Combine that with shopping/eating afterwards in Santa Monica on the weekend it might make sense.

But I agree, if it's an hour each way it simply is not worth it. 

However, I did think it was interesting that Jonathan knew you.  Small world.

Martial Arts Topics / Re: Yoga
« on: November 28, 2011, 08:19:48 AM »
I too enjoy, but feel constrained by Bikram.  "Lock out your knee" isn't always the solution.  Nor is "push is past where it hurts". 

Yoga Hop in contrast doesn't focus on form, although some participants are very good, or a set program, , but rather the focus is to keep moving.
The environment is artificially warm, but nothing near Bikram sweat box hot.  It's a fun alternative.

It's a good workout; a lot of twisting and stretching with some strength and abdominal exercises.  I believe they have another location in Santa Monica. 
That's not too far from your house.  You might try it.  I suggest the hour and fifteen minute class; you need to check since most of their classes are only one hour.
But I think you get a little extra work and it makes a difference.

Martial Arts Topics / Re: Yoga
« on: November 27, 2011, 11:48:18 AM »
I went to a Yoga class this morning; actually I've gone the past few Sunday mornings.  It's Yoga to music; sounds a bit strange, but actually for an hour and fifteen minutes
it's a great workout.  I guess the music helps the time go fast.  It's a nice change of pace versus the gym.

It seems the Sunday instructor and part owner of the franchise knows you Marc.  We talked for a few minutes; he seems he knows a lot about BJJ.  And he rides an Italian motorcycle so
we talked about riding and bikes as well.

"After graduating from Cornell University, Jonathan moved to LA in the early 1990s to study Brazillian Jiu-Jitsu and martial arts under Rickson Gracie, Rigan Machado and Dan Inosanto. After playing college football and over two decades of training in martial arts, Jonathan's passion is yoga and loves how YogaHop yoga enhances and strengthens athletic performance in martial arts and all competitive sports."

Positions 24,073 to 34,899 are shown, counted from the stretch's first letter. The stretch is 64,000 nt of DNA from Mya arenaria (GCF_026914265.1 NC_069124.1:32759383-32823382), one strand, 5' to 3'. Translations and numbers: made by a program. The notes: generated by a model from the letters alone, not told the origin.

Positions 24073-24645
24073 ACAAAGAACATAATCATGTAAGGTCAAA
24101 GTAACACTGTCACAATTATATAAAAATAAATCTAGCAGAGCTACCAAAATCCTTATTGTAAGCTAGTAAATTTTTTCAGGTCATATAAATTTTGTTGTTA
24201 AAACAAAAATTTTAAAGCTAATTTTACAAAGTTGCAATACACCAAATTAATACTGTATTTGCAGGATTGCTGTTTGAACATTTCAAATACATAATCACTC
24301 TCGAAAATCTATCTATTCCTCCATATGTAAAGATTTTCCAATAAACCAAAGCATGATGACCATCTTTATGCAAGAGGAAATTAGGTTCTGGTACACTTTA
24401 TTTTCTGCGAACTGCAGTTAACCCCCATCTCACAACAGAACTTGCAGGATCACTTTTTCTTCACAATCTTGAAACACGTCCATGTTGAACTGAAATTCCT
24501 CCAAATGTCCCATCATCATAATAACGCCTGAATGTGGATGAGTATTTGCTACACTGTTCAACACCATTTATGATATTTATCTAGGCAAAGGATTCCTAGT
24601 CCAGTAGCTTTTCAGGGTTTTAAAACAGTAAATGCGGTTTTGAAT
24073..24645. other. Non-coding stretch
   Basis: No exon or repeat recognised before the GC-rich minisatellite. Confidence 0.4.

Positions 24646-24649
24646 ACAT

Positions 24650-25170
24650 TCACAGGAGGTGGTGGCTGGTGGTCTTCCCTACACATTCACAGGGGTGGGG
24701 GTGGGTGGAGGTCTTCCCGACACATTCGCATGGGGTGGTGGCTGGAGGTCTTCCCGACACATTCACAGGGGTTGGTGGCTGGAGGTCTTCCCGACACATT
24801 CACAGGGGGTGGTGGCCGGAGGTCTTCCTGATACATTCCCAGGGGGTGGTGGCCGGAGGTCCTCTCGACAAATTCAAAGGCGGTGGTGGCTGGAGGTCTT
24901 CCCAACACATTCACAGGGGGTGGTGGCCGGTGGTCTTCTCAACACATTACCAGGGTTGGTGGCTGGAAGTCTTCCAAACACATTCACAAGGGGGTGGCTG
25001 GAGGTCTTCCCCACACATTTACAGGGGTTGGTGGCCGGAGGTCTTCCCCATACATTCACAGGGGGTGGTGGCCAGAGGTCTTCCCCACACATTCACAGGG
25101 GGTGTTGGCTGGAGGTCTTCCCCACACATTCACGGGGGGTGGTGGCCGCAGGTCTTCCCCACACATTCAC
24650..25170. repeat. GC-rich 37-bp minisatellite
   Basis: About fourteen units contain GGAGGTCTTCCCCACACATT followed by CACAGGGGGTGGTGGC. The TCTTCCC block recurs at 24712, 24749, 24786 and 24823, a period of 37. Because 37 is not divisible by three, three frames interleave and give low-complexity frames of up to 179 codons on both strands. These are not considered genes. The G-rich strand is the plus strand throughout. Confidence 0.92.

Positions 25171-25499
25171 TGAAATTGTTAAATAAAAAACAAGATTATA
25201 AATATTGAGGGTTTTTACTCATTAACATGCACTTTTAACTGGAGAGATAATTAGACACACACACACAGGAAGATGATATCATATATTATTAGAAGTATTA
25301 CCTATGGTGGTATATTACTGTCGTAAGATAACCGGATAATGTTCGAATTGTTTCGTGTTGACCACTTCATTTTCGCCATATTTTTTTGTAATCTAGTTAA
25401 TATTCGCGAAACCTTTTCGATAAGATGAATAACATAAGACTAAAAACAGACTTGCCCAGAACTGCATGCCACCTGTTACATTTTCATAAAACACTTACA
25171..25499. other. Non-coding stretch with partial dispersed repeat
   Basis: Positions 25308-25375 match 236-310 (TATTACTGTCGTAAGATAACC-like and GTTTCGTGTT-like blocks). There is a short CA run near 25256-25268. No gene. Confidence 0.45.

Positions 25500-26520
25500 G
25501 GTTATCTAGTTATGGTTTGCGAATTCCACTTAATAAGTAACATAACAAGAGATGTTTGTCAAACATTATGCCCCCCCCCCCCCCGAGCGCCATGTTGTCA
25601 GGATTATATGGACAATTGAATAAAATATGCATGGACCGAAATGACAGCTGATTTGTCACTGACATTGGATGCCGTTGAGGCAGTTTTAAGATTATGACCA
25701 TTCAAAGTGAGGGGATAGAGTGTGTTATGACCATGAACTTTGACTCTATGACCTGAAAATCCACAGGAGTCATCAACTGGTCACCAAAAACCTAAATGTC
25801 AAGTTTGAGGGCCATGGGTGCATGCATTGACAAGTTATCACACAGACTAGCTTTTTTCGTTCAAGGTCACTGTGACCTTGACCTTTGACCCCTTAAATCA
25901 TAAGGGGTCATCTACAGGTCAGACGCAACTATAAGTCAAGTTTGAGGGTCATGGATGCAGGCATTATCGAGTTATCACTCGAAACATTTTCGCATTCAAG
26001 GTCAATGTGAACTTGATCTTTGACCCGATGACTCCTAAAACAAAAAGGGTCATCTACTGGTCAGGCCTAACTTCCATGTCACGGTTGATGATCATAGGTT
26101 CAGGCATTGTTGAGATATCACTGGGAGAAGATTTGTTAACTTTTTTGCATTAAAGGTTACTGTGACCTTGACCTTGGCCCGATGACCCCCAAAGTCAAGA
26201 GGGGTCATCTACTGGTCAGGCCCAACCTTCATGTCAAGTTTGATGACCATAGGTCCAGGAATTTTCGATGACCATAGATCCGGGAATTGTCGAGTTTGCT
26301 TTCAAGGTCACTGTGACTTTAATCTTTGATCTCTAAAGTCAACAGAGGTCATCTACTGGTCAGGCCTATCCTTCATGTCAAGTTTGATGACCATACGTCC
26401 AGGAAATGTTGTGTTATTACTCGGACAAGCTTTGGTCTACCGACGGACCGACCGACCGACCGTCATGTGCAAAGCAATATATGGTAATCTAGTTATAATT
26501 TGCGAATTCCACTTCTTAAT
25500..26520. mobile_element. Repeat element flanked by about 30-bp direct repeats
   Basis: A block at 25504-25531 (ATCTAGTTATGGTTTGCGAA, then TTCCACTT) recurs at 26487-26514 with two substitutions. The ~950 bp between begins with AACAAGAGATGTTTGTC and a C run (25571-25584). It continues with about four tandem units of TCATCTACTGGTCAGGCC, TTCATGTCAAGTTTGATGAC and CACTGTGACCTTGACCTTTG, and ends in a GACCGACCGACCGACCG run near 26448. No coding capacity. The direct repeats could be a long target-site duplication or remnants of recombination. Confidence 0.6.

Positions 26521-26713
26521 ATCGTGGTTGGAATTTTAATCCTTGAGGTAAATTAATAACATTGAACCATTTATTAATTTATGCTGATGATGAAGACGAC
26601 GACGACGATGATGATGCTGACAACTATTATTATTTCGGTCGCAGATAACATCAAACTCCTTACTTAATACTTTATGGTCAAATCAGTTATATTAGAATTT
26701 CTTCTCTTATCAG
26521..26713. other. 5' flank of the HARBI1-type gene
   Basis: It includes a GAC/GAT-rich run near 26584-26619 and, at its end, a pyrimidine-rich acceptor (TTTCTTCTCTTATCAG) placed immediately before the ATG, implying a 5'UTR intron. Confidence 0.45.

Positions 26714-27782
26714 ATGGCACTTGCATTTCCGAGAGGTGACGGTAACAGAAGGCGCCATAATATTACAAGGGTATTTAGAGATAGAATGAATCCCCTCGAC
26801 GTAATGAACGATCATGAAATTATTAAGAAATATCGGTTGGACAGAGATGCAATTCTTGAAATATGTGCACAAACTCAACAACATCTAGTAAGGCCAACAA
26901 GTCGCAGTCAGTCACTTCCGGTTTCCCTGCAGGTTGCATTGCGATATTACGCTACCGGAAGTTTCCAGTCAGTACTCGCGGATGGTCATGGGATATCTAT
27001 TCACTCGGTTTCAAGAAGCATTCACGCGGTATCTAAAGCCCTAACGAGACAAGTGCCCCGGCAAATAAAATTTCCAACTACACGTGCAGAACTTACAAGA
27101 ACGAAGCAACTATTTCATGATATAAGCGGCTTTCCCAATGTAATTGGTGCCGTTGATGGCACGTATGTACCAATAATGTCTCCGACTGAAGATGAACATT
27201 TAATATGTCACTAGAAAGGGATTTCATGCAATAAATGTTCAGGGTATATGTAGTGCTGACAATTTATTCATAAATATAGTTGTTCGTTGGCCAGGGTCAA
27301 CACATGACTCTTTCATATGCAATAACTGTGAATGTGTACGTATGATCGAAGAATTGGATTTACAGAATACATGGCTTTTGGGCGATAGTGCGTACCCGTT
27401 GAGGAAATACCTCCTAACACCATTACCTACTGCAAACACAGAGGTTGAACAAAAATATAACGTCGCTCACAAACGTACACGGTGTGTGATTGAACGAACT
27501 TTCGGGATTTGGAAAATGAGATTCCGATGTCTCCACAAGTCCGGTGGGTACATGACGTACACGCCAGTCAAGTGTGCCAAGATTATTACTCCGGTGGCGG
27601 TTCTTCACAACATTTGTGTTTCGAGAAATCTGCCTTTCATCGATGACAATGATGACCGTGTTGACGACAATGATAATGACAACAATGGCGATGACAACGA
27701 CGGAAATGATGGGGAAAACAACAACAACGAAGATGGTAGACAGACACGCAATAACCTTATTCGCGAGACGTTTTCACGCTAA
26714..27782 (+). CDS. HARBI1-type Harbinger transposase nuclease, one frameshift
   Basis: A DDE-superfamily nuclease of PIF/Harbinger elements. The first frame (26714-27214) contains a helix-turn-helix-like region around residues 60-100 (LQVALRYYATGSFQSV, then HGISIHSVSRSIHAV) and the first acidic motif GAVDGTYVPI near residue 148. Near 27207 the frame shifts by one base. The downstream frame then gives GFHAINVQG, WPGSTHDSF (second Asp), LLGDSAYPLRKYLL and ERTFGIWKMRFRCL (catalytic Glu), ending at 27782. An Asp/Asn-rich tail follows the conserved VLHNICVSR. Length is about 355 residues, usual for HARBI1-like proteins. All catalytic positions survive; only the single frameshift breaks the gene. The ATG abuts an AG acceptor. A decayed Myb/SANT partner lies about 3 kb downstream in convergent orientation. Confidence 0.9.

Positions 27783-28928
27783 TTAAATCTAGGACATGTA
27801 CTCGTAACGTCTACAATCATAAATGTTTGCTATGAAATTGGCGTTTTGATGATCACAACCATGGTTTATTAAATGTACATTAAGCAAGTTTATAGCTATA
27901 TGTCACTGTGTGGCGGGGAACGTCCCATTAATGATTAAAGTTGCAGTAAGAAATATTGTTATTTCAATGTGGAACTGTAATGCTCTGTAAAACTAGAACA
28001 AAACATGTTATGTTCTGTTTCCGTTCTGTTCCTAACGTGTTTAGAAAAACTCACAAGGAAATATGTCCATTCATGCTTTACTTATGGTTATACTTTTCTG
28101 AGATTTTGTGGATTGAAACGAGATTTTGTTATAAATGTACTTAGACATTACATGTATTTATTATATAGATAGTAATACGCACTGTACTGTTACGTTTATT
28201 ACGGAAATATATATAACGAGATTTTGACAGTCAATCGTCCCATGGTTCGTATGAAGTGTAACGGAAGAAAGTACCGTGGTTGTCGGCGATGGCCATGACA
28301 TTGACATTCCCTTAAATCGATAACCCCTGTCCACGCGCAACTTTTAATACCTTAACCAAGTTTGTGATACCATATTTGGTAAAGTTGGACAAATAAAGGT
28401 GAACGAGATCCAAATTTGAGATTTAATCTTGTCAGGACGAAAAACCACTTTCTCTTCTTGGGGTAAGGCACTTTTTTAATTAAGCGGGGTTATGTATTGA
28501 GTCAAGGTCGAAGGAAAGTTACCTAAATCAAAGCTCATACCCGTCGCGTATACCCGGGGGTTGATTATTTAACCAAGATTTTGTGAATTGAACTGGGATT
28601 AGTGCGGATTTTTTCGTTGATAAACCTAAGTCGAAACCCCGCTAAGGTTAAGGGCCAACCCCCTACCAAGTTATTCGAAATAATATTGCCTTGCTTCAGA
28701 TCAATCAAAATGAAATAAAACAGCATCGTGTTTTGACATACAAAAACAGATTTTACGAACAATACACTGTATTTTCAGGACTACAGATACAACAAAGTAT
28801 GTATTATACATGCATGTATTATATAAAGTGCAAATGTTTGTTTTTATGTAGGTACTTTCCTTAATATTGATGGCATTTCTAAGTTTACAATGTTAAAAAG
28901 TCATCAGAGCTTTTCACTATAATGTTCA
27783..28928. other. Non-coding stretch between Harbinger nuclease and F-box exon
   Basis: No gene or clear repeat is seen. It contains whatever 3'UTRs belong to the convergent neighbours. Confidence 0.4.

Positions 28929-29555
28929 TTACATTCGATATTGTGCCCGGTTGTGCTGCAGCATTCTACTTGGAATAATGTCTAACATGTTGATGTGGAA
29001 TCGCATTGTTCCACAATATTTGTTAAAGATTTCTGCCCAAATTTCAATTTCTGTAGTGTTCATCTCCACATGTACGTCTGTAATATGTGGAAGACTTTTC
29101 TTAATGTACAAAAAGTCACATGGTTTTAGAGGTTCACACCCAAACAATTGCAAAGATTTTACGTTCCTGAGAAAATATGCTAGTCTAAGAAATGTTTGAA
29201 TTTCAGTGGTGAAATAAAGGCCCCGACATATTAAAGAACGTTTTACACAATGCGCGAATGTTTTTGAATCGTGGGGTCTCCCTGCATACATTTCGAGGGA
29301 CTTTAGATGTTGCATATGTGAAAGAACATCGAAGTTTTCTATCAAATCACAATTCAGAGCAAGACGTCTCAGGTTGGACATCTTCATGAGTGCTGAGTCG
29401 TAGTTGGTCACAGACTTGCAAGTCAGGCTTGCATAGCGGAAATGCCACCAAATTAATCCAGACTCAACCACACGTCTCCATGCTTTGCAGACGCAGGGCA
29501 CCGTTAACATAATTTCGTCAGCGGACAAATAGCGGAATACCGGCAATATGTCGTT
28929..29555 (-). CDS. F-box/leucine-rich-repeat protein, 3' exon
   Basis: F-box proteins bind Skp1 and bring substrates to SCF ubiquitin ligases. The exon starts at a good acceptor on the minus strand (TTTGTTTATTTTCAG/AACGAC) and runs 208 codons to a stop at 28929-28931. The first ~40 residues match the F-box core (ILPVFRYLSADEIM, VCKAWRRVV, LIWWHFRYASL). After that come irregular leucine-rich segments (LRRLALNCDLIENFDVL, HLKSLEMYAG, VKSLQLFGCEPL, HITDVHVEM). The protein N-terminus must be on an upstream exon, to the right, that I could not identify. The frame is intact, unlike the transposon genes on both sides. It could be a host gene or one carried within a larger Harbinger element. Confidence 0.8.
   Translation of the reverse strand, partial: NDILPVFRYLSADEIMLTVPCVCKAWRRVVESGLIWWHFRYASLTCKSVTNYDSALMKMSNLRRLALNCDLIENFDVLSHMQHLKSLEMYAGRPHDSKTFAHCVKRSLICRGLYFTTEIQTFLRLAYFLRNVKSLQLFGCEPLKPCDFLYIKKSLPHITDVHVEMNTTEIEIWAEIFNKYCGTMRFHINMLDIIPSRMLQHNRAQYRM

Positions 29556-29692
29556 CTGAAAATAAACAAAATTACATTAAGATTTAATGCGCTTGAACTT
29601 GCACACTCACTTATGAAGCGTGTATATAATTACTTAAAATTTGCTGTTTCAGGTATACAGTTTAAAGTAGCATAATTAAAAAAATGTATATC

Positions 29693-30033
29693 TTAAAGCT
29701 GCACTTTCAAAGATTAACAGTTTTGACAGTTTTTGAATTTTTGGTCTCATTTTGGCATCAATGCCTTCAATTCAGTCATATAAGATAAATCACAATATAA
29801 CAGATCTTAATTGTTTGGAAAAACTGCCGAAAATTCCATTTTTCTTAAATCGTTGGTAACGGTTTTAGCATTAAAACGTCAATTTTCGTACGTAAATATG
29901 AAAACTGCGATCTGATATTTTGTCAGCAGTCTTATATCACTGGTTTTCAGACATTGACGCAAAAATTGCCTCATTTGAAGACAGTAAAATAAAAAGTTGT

Martial Arts Topics / Re: Law Enforcement issues and LE in action
« on: October 01, 2011, 07:28:53 AM »
GM - I thought I did stfu?   :-)   I did read your posts.

Have you heard from me recently on this subject?

Martial Arts Topics / Re: Law Enforcement issues and LE in action
« on: September 29, 2011, 01:22:37 PM »
I think you misinterpreted me or I wasn't very clear.  Sorry.   :-(

In my previous post (Zerby) I commented how, although sad, I understood the shooting.  Despite the outcries and sadness of the situation, IMHO no trial or indictment of the Officer is appropriate.  I assume there may be civil liability.

In the Ramos matter, although it is IS more serious and brutal, I merely pointed out that he has indeed posted bail.  Understandable.  Frankly I thought the 1M bail a bit high - more than sufficient given that the suspect is a Police Officer.  I thought the Judge would have reduced it.  Of course Ramos is entitled to bail.  And of course he is "innocent until proven guilty".  Then again I can have an opinion as to his guilt.  I mean I thought OJ was guilty too, but he was never found guilty in criminal court.  What do I know?

As for bail, 1M is tough.  Since he posted bond, he basically throws in the trash can 7-10% of that or almost $100,000.  I think it was nice of his fellow officers to raise the money and/or his Union to provide the money.  Or maybe he had saved the money.  In any event, it's a lot of money out the window.

But to reiterate, I have absolutely no problem with him making bail; good for him. 

Martial Arts Topics / Re: Law Enforcement issues and LE in action
« on: September 29, 2011, 07:49:37 AM »
On another matter, seemingly more egregious, Ramos posted bail.  I look forward to following this case.